There is a buzz here that goes well beyond the scene along Blvd de la Croisette, and delves into the basic questions of why we make content and how content creation is changing.
Having now attended seminars, workshops, keynotes and panels hosted by a variety of industry leaders, one theme seems to underpin the conversation: there is a new world of content creation out there that is giving us platforms, venues, and voices never before seen.
Here are a few of the extraordinary and original ideas I’ve heard that I think go a long way to demonstrate how new forms of content are changing the paradigm of traditional platforms and messaging for PR and advertising.
Universal McCann (UM) hosted a talk this week laying out their strategies for keeping ahead of the curve in terms of audience reach. They partner like-minded companies in order to deepen relationships with the consumer. Examples of these partnerships include ESPN working with Twitter, Google with Johnson & Johnson, and Time Inc. with UM. The belief is that partnerships are capable of launching traditional industry players into new media spaces, targeting more dynamic audiences and leveraging their messages onto a multitude of platforms.
Empowering the creator:
Throughout the week there has been an emphasis on empowering emerging creators with resources and incentives. Youtube is increasingly linking industry leaders with, what they call, ‘networks of video influencers’. These influencers have expertise with communities in certain brand areas and speak to those communities without any formal link to business interests. Creators like bloggers, filmmakers, and creative types are being targeted as the next generation of thought leaders capable of delivering content to audiences on behalf of the business sector.
Sticking to an idea:
In the worlds of advertising, PR, and lobbying it is important to pick a strategy and stick with it when delivering campaigns. Over the course of the week we have heard from a swath of leaders in these fields: Obama’s and Bush’s political strategists, Regional Director of Digital, AMEASCA at Hill and Knowlton Strategies Rishi Saha, Damian Kulash – lead singer of OK Go, and writer Alain de Botton. Though these speakers voiced their thoughts on a variety of topics, they underpinned their messages with a single mantra – that consistency is king. Whether it’s ‘leadership’ for a Presidential hopeful or ‘youthfulness’ for a skin cream, understanding a brand’s values and sticking to the plan enables trust and, in the end, will deliver better results.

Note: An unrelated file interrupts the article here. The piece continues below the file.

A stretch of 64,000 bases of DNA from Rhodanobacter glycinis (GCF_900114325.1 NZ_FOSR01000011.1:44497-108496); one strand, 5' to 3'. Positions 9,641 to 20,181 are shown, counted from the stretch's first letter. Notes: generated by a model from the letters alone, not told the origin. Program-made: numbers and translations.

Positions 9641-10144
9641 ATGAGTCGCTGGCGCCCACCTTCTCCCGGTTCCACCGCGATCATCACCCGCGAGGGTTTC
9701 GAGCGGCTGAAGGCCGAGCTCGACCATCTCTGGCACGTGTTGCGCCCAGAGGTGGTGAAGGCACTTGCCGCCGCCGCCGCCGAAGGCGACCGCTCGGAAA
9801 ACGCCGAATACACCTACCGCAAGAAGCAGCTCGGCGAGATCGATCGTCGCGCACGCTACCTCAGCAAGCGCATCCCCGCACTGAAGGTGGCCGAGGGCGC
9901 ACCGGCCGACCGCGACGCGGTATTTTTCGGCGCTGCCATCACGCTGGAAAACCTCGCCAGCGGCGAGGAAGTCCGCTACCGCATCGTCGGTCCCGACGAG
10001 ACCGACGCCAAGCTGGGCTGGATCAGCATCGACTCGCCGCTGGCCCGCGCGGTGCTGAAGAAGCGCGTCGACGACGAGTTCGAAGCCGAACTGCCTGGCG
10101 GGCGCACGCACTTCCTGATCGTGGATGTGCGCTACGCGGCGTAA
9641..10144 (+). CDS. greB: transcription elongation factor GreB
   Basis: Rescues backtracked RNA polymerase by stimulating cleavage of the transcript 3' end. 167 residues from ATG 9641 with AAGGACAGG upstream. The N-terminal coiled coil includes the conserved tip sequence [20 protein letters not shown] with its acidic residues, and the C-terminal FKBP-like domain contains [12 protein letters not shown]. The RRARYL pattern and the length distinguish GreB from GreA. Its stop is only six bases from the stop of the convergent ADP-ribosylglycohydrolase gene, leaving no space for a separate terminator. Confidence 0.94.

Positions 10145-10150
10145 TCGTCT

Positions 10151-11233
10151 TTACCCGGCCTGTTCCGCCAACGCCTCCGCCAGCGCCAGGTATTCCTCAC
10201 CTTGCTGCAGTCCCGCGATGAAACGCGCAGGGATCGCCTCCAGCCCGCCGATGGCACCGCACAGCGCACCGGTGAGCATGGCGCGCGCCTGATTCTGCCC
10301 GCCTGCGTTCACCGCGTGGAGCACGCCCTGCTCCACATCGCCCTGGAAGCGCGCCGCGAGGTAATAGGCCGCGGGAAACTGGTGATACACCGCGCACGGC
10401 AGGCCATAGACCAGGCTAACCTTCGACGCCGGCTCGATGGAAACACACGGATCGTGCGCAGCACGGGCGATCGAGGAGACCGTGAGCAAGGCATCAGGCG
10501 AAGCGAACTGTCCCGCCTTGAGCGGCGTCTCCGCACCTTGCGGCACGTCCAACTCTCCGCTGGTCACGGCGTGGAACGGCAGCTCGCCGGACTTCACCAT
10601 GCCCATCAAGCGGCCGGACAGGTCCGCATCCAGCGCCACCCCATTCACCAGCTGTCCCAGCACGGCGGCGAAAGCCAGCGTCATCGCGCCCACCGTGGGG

Integrating all three principles of new content creation:
In a world where FinalCut Pro and other film editing software has enabled anyone to produce high quality video, there is a shift to the co-creation of content between agencies, industry, creators, and influencers that never previously existed.
MOFILM, one of the world’s largest crowd sourcing creative agencies has taken these principles and established a successful business model around them. MOFILM joins industry clients with emerging filmmakers through contests and events. Recently, MOFILM partnered with Chevrolet on a Super Bowl spot – the most lucrative advert space on US television each year. MOFILM developed a brief on the client’s goals for the spot, then went viral with a competition to create a Chevy advert, offering a trip to the Cannes festival and a cash prize as the reward. The prize in itself offers unparalleled networking opportunities, and winners are given a platform for their work not historically available without signing with a talent agency.
This is an incredible example of how new forms of content are being created outside the box of traditional agency-client relationships. Instead, we are seeing innovative content developed by implementing strong partnerships, empowering emerging creators, and sticking to an idea.